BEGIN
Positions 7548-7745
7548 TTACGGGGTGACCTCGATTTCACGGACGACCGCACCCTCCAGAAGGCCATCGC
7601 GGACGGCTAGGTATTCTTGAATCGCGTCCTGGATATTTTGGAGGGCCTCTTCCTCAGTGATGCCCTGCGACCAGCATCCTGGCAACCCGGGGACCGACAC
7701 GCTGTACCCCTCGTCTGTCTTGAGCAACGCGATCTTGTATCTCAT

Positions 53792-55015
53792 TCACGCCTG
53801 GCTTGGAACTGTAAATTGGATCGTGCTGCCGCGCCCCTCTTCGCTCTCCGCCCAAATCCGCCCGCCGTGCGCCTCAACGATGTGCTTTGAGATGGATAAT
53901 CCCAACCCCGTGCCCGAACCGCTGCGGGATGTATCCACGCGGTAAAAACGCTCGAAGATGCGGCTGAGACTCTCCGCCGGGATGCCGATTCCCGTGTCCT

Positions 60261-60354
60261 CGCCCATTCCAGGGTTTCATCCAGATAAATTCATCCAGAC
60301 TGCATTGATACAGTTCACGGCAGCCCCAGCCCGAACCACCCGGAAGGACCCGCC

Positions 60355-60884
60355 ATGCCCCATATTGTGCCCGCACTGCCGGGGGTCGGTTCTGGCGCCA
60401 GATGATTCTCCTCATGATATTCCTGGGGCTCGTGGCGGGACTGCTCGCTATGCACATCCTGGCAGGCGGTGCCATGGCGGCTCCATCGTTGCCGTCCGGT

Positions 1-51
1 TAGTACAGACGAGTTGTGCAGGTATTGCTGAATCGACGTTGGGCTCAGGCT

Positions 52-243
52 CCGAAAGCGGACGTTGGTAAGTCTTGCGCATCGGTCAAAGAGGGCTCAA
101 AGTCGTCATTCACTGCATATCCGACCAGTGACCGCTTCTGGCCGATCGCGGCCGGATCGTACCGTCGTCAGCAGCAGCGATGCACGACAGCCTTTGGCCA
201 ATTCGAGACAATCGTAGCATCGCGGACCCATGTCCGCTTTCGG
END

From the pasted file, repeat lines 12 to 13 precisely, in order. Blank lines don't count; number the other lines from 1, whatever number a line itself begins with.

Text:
Positions 60355-60884
60355 ATGCCCCATATTGTGCCCGCACTGCCGGGGGTCGGTTCTGGCGCCA